Former mayor to get star treatment

  • by Cynthia Laird
  • Wednesday June 20, 2012
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He once walked Market Street with reporters in tow in a race to prove Muni was faster than a pedestrian. And on Sunday, former Mayor Willie Brown will ride up Market Street not in a Muni bus, but a convertible, as this year's lifetime achievement grand marshal in the San Francisco Pride Parade.

Brown, who served as mayor for two terms from 1996 to 2004, was game that day in 1998, when two San Francisco Chronicle reporters joined him after the paper noted that "walking down Market Street was as fast as riding beneath it." The mayor, wanting to give Muni another chance, lost the race that day, and was happy about it.

"Maybe you guys will write about something besides Muni," Brown told the paper.

In a recent interview at the bar of the St. Regis in downtown San Francisco, Brown, 78, talked about local politics and his long history of advocating for the LGBT community. He was pleased that he has been selected for the lifetime achievement honor, but had some reservation.

"They should be given after you've gone," Brown said of lifetime achievement honors. "Your life is still ongoing. But it's quite an honor."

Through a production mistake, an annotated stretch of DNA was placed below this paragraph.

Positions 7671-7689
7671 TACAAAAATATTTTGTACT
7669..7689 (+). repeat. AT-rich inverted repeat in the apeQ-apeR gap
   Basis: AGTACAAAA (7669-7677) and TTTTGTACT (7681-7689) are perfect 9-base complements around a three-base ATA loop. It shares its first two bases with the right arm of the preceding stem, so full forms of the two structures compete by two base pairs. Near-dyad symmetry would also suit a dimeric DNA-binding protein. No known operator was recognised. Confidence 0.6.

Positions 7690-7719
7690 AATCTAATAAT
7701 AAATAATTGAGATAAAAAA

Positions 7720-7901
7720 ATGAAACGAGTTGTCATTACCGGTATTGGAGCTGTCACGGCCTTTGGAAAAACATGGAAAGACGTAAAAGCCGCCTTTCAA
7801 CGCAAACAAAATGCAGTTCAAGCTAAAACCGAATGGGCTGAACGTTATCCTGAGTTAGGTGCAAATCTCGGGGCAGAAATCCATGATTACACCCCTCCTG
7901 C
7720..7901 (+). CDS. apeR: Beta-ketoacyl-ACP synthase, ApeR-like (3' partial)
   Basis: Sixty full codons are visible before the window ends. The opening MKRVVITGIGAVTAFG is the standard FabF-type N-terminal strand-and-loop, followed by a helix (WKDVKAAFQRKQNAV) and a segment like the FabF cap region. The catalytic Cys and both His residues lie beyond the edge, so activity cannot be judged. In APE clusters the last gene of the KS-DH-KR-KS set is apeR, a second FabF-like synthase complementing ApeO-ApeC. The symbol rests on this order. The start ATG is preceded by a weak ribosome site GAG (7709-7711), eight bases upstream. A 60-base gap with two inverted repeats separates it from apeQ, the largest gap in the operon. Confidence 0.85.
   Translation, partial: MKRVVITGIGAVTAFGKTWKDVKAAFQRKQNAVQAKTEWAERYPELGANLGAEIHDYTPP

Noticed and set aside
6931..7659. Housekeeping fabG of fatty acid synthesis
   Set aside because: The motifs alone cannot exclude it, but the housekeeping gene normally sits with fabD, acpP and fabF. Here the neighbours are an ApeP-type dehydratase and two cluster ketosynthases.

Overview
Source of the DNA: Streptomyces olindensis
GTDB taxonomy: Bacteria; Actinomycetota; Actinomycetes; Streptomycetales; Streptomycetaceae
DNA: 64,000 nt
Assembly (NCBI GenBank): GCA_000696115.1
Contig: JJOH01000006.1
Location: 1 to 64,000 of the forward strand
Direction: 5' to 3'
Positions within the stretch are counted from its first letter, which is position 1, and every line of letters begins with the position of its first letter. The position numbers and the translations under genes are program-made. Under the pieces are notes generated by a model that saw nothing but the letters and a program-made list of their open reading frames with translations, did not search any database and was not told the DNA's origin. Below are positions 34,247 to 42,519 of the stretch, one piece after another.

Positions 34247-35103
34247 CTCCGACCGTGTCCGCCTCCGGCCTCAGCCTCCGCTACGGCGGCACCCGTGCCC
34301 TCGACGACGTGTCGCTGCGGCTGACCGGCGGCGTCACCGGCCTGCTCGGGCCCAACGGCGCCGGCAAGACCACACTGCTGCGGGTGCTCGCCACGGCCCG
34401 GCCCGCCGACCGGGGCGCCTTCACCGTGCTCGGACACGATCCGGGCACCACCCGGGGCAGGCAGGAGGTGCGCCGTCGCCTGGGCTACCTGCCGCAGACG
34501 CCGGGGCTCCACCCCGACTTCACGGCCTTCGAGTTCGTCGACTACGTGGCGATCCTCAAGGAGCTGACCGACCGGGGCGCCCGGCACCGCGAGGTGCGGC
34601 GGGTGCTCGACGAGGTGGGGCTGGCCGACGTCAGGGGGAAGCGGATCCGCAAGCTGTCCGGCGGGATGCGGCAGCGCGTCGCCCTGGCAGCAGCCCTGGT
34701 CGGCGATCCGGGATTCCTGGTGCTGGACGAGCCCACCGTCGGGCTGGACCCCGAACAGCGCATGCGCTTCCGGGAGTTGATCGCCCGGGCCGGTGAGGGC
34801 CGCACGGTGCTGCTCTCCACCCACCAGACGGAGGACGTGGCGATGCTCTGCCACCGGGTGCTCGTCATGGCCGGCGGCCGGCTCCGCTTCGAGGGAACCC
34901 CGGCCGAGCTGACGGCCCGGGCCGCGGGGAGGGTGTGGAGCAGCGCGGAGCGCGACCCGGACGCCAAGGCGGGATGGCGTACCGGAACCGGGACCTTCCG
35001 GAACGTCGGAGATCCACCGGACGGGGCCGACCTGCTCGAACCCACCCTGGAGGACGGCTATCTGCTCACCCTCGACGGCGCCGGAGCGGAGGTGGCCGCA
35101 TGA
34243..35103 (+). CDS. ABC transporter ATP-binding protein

Former San Francisco Mayor Willie Brown

Before becoming mayor Brown served over 30 years in the state Assembly, including 14 as the powerful speaker. But it was while he was an assemblyman, representing San Francisco, that he became aware of, what was at the time, a burgeoning gay rights movement.

"It was the election of 1968 to the Assembly," Brown recalled, "that was the first time I attended the Society for Individual Rights meeting on 6th Street."

SIR was an early gay rights group founded by William Beardemphl, Jim Foster, Bill Plath, and others, including Bay Area Reporter founding publisher Bob Ross. In the 1968 election, the group heard from several candidates for office. Brown recalled that he arrived to the meeting "a tad bit late" and found himself at the end of the line, behind John Burton, and the subject of the Model Penal Code came up. The place went "crazy," Brown said, because in that law was a section dealing with sex between consenting adults that gay rights activists wanted repealed. Brown said that the chances of achieving that change to make gay sex legal would be better if it was excerpted out of the larger law and turned into its own bill, which Brown did.

"It took five years," he said, to pass it. "After I introduced the bill in 1969 it took on a life unto itself. We organized over the next several years, including the 1972 Democratic National Convention, where Jim Foster of San Francisco became the first openly gay person ever to address a national convention."

In 1975, Jerry Brown, who was in his first term as governor, signed the bill that repealed the state's sodomy laws, but only after the Legislature exhausted every type of parliamentary procedure in the state Senate, where the vote was a tie.

"The tie was orchestrated by [George] Moscone," Brown said, referring to the man who would later become San Francisco's mayor and be assassinated along with gay Supervisor Harvey Milk.